The internet has grown to the point where it has become the main method of global communication, especially for millennials. Memes are one popular type of communication that came out of this global interaction. As memes primarily represent meaning with visuals, they can be used to communicate with people across cultures and languages.  

However, there is a chance memes will be threatened in Europe with a recent passage of copyright reforms. These new laws may radically change the way the rest of the world interacts with people from these countries.

Articles 11 and 13

Articles 11 and 13 are recent provisions of the European Parliament's Copyright Directive. In order to comprehend why these articles were created, it’s important to have an understanding of what makes material copyrighted.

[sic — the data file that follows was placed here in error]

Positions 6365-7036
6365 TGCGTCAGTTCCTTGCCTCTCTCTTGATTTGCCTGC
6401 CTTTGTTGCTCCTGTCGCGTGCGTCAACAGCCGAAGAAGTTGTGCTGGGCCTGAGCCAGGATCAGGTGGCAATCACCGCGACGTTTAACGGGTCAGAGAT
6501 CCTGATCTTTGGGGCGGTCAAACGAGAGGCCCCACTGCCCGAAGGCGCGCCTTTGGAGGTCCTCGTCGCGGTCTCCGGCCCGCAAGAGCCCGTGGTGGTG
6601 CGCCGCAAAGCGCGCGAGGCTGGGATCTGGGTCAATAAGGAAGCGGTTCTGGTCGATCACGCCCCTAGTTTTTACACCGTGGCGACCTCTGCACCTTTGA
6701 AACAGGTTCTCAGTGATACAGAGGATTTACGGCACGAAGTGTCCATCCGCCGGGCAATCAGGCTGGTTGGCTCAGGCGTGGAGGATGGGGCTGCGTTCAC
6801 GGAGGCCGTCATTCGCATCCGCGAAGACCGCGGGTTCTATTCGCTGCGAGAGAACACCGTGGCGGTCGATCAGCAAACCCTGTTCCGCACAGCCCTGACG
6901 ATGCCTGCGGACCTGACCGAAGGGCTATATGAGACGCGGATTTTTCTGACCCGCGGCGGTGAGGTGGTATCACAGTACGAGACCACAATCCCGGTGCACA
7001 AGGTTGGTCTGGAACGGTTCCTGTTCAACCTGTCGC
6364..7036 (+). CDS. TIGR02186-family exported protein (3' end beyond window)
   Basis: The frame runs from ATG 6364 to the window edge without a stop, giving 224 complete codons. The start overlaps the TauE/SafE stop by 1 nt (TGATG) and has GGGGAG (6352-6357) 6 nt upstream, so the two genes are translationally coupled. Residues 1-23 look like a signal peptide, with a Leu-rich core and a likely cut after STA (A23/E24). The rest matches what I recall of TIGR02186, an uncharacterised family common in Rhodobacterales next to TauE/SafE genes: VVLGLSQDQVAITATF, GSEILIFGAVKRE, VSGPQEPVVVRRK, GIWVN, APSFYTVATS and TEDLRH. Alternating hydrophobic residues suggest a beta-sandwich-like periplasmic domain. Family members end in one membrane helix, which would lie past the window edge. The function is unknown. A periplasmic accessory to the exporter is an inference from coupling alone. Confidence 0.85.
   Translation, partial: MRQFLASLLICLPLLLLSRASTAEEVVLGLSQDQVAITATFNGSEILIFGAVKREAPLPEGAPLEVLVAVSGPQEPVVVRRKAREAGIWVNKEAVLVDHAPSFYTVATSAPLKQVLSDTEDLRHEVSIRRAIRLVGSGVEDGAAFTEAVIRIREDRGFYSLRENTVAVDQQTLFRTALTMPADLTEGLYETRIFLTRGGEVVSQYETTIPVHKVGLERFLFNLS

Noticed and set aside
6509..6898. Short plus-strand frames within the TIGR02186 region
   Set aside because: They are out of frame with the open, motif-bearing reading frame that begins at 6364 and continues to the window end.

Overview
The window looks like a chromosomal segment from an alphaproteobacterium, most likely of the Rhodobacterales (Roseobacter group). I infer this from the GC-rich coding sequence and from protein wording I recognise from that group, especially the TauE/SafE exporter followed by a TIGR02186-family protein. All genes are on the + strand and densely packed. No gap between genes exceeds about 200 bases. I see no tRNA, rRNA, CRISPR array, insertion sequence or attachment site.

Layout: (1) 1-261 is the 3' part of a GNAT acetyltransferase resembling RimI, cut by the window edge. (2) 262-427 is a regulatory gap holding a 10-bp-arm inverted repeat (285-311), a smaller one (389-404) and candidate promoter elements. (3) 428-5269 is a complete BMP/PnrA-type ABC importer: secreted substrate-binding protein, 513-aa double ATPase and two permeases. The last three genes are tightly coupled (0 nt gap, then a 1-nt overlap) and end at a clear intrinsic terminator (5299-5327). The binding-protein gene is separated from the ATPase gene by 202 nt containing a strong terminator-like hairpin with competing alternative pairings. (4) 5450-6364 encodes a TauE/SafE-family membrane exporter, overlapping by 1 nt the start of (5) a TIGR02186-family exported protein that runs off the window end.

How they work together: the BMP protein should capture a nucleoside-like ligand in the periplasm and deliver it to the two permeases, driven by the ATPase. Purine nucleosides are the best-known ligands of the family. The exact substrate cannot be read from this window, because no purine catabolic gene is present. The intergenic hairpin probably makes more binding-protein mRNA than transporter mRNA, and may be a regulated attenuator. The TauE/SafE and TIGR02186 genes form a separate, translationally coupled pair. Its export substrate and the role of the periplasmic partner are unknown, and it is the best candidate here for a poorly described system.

Copyrighted materials are someone’s intellectual property — whether that be their writing or their art. The Copyright Reform exists to ensure these materials will be successfully credited, as well as have companies give these original creators pay for referencing their works.  

According to a piece published by The Verge, Article 11 more specifically deals with “[giving] publishers the right to ask for paid licenses when their news stories are shared by online platforms” and Article 13 causes  "online platforms are more liable for content uploaded by users that infringes copyright.”